I use roughly 2.5 cups of water. If I’m making sourdough, instead of yeast, I add roughly 8oz by weight of starter. I keep my starter as a 50/50 by-weight mix of water and flour which makes it easy to mix and easy to feed.

I use a mixer with dough hook. You don’t have to, but I’m lazy, and much of my techniques are optimized for laziness. Even if you’re planning on kneading by hand, it’s nice to bring everything together in a mixer. The nice thing about a mixer is that you can deal with very wet dough which, in general, produces a better result than dough that’s comfortable to work by hand.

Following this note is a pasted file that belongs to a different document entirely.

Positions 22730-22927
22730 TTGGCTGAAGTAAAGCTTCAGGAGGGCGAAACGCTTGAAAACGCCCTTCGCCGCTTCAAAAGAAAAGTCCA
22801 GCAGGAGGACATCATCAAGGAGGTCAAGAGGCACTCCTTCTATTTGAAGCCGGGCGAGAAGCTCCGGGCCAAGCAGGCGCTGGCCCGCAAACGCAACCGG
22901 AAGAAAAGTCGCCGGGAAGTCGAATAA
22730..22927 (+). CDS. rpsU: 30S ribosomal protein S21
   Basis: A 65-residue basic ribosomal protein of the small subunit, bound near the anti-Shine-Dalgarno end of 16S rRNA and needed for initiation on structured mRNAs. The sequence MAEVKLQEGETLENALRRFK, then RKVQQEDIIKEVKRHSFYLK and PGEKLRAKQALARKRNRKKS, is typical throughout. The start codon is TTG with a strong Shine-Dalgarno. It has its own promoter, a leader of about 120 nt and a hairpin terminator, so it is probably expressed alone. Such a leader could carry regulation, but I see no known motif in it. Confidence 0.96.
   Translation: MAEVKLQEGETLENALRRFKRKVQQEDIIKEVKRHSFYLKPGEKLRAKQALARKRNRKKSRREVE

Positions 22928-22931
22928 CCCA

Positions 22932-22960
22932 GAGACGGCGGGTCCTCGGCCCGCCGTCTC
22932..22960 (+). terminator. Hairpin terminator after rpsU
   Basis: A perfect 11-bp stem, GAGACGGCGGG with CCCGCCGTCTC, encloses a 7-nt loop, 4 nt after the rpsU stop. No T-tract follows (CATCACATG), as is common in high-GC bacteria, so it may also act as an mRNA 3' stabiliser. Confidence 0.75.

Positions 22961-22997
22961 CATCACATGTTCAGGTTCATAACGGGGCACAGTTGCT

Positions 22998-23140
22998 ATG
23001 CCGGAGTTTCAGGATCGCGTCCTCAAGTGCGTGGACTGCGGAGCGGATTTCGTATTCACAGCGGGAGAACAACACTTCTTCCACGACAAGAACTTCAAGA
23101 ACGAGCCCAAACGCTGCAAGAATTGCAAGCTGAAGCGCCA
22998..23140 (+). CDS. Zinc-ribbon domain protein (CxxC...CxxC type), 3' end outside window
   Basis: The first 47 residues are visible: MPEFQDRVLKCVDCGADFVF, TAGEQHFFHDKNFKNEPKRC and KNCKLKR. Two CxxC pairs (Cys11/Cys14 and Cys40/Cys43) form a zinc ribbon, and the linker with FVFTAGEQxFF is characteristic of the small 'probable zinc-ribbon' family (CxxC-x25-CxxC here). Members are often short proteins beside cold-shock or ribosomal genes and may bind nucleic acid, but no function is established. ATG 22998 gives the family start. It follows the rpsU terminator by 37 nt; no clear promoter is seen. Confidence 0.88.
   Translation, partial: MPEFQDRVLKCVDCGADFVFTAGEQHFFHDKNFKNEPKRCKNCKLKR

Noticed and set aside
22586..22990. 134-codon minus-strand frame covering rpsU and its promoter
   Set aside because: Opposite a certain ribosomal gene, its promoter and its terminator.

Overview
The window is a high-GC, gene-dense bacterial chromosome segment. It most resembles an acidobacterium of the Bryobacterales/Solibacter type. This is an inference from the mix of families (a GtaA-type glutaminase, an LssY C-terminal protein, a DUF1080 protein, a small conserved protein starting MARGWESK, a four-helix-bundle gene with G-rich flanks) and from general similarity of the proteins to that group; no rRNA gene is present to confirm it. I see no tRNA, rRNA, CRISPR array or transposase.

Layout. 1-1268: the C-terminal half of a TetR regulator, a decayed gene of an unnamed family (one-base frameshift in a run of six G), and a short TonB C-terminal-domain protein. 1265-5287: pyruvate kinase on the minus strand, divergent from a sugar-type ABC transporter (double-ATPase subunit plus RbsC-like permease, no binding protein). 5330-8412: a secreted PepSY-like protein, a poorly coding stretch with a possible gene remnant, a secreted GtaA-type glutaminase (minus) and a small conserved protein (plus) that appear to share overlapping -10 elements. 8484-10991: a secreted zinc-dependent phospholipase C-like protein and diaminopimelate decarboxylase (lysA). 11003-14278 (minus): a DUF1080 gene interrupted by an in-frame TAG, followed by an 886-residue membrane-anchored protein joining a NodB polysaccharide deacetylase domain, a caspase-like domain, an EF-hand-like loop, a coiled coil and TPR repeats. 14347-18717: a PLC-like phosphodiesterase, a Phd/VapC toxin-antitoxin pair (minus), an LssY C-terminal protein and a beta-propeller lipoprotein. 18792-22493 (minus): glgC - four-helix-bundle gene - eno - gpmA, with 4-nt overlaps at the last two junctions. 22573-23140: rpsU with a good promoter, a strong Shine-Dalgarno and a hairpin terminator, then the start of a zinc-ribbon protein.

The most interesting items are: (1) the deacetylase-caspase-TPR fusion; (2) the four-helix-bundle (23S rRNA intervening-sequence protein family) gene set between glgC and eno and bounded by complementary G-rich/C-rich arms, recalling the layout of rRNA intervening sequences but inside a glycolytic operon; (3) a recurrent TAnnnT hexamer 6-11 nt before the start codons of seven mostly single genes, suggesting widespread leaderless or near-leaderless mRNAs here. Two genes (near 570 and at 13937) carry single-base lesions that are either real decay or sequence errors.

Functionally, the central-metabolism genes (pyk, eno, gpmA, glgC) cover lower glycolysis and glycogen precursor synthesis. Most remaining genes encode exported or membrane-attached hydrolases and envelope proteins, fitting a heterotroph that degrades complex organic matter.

I add 1 tablespoon salt. (I do measure the salt. For commercial yeast, I taste and correct the dough, but I’m not a fan of consuming raw sourdough, so I try to get it right.) Then I’ll add flour slowly, running the mixer incrementally until it looks like I have a dough that’s clearing the sides, but still sticking to the bottom of the mixer. I turn off the mixer and wait awhile. 5 minutes to half an hour. I try to mix at medium-high speed for 5 minutes, let it rest 5 minutes and repeat until it seems like it’s done. I aim to leave the dough too wet to comfortably hand-knead. Note that it’s much easier to add flour than water, so I try very hard to never wind up with a dough that’s too dry.